International Development Research Centre (IDRC) Canada     
idrc.ca HOME > Publications > IDRC Books > All our books > FOR HUNGER-PROOF CITIES >
 Topic Explorer  
IDRC Books
     New
     in_focus
     Development & evaluation
     Economics
     Environment & biodiversity
     Food/agriculture
     Health
     IT/communication
     Natural resources
     Science/technology
     Social/political sciences
    All our books

IDRC's 40th anniversary

Subscribe

Free Online Books

Free Online Books
 People
Bill Carman

ID: 30610
Added: 2003-05-28 15:49
Modified: 2004-11-01 19:56
Refreshed: 2010-11-08 00:36

Click here to get the URL for the RSS format file RSS format file

How Meat-centred Eating Patterns Affect Food Security and the Environment
Prev Document(s) 24 of 34 Next
Stephen Leckie

Introduction

With world population projected to increase by 50% to 8.8 billion by 2030, our ability to adequately feed people will face growing challenges (Brown and Kane 1994). Scaling back on heightened levels of resource-intensive meat production may be the best way to ensure food security for all people into the next century.

Essentially, the world is experiencing an overpopulation in farm animals. Between 1950 and 1994, global meat production increased nearly fourfold, rising faster than the human population. During this period, production rates jumped from 18 kg/person to 35.4 kg/person (Brown and Kane 1994; FAO 1997). The combined weight of the world’s 15 billion farm animals now surpasses that of the human population by more than a factor of 1.5 (Table 1).

In many countries, the affluent are eating the most meat, often at the expense of poorer people who depend on grain supplies increasingly diverted to feed livestock. In China, grain consumption by livestock has increased by a factor of five since 1978 (Gardner 1996).

Any discussion of overpopulation should surely include domesticated animals that, like people, depend on food, water, shelter, and mechanisms for heating, cooling, and transport. The many farm animals are straining resources and causing environmental harm as a result of their voracious appetites for feed crops and grazing.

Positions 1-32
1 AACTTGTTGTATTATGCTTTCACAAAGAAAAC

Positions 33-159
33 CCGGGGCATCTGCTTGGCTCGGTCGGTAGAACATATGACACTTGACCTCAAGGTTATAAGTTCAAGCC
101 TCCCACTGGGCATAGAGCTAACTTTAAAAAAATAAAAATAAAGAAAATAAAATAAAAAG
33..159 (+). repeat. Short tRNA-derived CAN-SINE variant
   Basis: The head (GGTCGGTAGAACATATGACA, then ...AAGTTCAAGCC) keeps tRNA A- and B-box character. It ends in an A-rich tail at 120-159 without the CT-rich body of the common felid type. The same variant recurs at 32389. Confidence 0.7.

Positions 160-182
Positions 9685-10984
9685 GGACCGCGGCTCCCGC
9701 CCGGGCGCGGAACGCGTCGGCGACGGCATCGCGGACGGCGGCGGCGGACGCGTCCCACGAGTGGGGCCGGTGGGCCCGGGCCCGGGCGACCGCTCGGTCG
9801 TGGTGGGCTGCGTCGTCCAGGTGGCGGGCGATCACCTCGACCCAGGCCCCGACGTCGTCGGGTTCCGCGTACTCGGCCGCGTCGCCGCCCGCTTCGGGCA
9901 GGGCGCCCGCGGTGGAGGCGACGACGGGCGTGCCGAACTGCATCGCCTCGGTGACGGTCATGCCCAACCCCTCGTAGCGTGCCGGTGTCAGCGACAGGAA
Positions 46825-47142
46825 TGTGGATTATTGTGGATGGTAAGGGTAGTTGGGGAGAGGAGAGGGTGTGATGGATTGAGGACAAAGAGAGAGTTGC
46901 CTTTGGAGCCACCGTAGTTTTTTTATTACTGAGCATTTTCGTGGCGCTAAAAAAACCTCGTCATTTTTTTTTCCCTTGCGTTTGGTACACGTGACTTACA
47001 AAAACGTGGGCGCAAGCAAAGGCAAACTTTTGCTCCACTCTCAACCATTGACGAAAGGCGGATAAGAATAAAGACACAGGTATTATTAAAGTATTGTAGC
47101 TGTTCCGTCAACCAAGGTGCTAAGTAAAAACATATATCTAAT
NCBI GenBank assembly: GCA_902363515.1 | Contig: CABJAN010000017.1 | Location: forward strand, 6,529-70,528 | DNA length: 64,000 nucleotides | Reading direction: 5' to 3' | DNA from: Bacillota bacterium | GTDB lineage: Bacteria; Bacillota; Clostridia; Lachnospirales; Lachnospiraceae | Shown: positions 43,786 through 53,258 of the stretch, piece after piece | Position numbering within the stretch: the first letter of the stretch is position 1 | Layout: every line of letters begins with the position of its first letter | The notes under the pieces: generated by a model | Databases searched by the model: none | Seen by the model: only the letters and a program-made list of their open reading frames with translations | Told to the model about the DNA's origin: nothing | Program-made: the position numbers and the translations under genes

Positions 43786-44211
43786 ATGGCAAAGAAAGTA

Land use

At Toronto’s 1992 Royal Agricultural Winter Fair, Agriculture Canada displayed two contrasting statistics: “it takes four football fields of land (about 1.6 hectares) to feed each Canadian” and “one apple tree produces enough fruit to make 320 pies.” Think about it — a couple of apple trees and a few rows of wheat on a mere fraction of a hectare could produce enough food for one person!

Many countries in the world use as little as 0.2 ha (half an acre) of farm land per person (see Table 1). This is equivalent to having 5.5 m2 of land available to produce each day’s food. In 1994, the average yield worldwide for cereal crops was 2 814 kg/ha, equivalent to 1.5 kg (14 cups of cooked grain) per day from 0.2 ha. For root crops, the average global yield in 1994 would have provided 6.8 kg of food per day from 0.2 ha (FAO 1997). As grains and roots are easily stored, it seems reasonable to

Table I. Per capita land use and food production in selected countries, 1994.

[image]

Source: FAO (1997); conversion factors for production weights (carcass weights) and live weights are from USDA (1997).

a Net totals have been adjusted for importing and exporting.

b Production-weight total is based on the number of animals slaughtered annually. Actual consumption figures would be somewhat less because of losses due to the trimming of undesirable parts and wastage during final processing.

c This ratio is based on the combined weight of cattle, pigs, chickens, and sheep alive on any given day. The fact that average farm-animal weights differ in each country has been taken into account. For people, the average weight is assumed to be 60 kg.

conclude that even in cold climates, people should be able to live on food grown on 0.2 ha or less.

With exports taken into account, North America still uses seven times more land on a per capita basis than many countries in Asia. This is because large areas of land are used for grazing and significant amounts of domestic grain supplies are fed to farm animals (Figure 1; see also Table 1).

Farm animals are extremely inefficient converters of plants to edible flesh. To produce 31.2 million t of carcass meat in 1993, US farm animals were fed 192.7 million t of feed concentrates, mostly corn. Additional feed took the form of roughage and pasture (FAO 1997; USDA 1997). Broiler chickens are the most efficient, requiring only 3.4 kg of feed (expressed in equivalent feeding value of corn) to produce 1 kg of ready-to-cook chicken. Pigs are the least efficient. For pig meat, the feed–produce ratio is 8.4 : 1; for eggs, by weight, 3.8 : 1; and for cheese, 7.9 : 1 (USDA 1997).